Sometimes people may try to pressure you into agreeing to things you're not comfortable with. Maybe it’s a friend who asks to copy off your homework. Maybe it's coworker who constantly asks you to cover their shift at work without ever reciprocating. Maybe it's a sibling who's asking you to lie to keep them out of trouble.
Are you required to always say "yes" in order to be kind? NO.
Any acts of kindness you perform should be done with a genuine "yes" in your heart, not just from your mouth. Matthew 5:37 says, "Let what you say be simply, ‘Yes’ or ‘No’; anything more than this comes from evil." You don't have to commit to something that you cannot or should not do. Just say "no."
The word "no" can serve to protect the integrity of a kindness that imitates Christ. Even Christ said "no" to one thing in order to pursue another (Mark 1:35-39). It's okay to tell someone "no" when the timing is wrong, or you don't feel right about doing the thing.
If you feel uncomfortable saying "yes," then saying "no" allows you to draw a boundary. By saying "yes" to something you don't feel right about, you reinforce the negative patterns of those who may take advantage of you. This will not only hurt you, but it'll enable the person stuck in those patterns to continue, which is not helpful for anyone.
Reinforcing negative behavior is the opposite of kindness. By saying "no," you can also protect your emotional and spiritual resources from being wasted where they’re not best utilized.
Jesus drew a boundary on what He would do after He fed the five thousand (John 6:1-14). When those same people came looking for Him later, they wanted more free food, not more spiritual understanding to feed their hearts. Instead of giving them more bread, Jesus rebukes their wrong motives and teaches them how the Bread of Life is far more valuable. (See John 6:25-59.)
Being kind to those who are kind to us is a no-brainer. But what about strangers or people who are outright problematic? The Bible gives us so many examples of God’s kindness to undeserving and difficult people. As Christians, we have the Holy Spirit to help us enact supernatural kindness too. If we ask for God's help, He can empower us to be kind even to those we find difficult or who are mean to us (Matthew 7:7; Luke 6:35).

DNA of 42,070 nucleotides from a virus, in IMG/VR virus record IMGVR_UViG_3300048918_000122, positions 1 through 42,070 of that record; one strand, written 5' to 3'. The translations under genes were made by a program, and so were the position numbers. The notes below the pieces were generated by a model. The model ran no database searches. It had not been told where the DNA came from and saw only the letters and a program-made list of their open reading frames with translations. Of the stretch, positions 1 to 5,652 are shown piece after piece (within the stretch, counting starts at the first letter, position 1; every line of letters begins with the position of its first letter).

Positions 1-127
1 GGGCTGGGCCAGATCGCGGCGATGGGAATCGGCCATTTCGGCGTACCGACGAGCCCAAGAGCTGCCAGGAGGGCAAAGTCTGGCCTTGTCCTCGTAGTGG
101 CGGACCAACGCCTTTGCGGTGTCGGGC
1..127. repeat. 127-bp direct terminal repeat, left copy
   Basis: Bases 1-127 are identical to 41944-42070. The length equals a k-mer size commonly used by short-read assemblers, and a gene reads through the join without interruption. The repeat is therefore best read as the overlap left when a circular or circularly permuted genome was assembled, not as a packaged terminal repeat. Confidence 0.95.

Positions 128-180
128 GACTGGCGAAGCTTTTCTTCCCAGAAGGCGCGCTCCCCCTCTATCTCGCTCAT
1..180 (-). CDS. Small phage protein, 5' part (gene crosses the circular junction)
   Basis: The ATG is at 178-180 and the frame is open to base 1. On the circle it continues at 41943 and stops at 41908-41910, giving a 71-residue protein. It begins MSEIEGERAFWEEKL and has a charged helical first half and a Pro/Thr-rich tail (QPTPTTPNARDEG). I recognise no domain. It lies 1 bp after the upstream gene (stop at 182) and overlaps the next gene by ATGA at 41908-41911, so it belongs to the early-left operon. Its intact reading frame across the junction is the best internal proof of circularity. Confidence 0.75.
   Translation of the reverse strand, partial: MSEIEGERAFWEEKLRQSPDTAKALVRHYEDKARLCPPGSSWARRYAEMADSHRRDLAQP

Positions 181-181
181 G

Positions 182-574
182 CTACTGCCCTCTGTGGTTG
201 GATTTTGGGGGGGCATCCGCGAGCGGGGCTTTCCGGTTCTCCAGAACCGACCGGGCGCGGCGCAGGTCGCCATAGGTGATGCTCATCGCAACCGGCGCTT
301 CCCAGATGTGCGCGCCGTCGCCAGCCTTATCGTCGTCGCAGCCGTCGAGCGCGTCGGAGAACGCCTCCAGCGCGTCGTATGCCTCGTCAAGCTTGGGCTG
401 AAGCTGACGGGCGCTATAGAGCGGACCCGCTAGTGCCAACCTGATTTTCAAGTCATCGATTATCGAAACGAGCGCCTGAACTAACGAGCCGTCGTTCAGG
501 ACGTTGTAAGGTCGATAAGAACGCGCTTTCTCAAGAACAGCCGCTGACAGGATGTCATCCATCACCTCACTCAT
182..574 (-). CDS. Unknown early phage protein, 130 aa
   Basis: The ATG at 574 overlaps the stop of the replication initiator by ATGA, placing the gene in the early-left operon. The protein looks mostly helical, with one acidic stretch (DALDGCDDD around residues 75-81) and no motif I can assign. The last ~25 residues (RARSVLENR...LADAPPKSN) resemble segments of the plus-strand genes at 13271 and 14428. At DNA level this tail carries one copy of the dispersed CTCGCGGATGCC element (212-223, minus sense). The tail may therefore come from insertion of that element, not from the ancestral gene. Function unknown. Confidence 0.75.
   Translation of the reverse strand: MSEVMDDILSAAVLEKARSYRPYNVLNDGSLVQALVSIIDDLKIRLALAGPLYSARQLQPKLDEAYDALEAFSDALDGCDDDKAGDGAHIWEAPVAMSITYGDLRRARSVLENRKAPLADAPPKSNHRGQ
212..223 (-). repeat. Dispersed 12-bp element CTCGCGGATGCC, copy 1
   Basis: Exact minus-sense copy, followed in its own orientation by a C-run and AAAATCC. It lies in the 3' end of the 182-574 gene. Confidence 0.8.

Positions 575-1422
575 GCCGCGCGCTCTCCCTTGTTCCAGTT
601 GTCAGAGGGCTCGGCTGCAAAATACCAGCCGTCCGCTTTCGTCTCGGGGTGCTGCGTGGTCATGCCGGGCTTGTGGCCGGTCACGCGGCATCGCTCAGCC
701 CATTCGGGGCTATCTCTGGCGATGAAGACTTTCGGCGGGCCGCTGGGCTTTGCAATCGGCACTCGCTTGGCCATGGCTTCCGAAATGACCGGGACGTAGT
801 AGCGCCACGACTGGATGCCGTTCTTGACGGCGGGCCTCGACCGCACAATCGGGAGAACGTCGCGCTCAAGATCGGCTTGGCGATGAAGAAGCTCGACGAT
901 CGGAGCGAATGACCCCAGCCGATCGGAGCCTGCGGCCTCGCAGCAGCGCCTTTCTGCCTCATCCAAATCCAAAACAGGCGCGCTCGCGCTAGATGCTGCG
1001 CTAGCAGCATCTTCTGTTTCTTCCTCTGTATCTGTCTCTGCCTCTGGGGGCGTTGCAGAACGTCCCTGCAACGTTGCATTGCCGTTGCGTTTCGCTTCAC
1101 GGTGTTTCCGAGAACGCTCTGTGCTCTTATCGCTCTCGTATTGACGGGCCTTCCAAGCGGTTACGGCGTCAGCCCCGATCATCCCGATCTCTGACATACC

Of course, this isn’t easy! But with prayer and empowerment of the Spirit, we can share the heart of Christ with people who may be too difficult for others to communicate with or those who are angry because they've never felt true kindness before. Who knows? Even the simplest act of heartfelt kindness may be the one act that begins to soften someone’s hurting heart.
"Be kind to one another, tenderhearted, forgiving one another, as God in Christ forgave you." —Ephesians 4:32
Kindness is listed in Galatians 5:22-23 as a sign of a Christian’s growing faith. Kindness is being gentle, helpful, and considerate of others. God is the ultimate template for kindness itself (Titus 3:4-5; Psalm 23). Jesus' kindness reinforced the inherent dignity and value of those He encountered. To those who may take advantage of our kindnesses, we must say "no." Being kind doesn't mean you're a pushover who will do whatever anyone asks. Even Jesus set boundaries to stop negative behavior in its tracks (John 6:25-59). If your heart cannot genuinely say "yes" to someone, then just say "no" (Matthew 5:37). But when you can say "yes," you will cultivate the work of the Holy Spirit as you grow in your faith.
September is an aspiring novelist, book
hoarder collector and movie watcher. She has an incredibly tolerant cat named Scout, an assortment of plants that seek global domination, and a distinct lack of awareness for where she is at any given moment.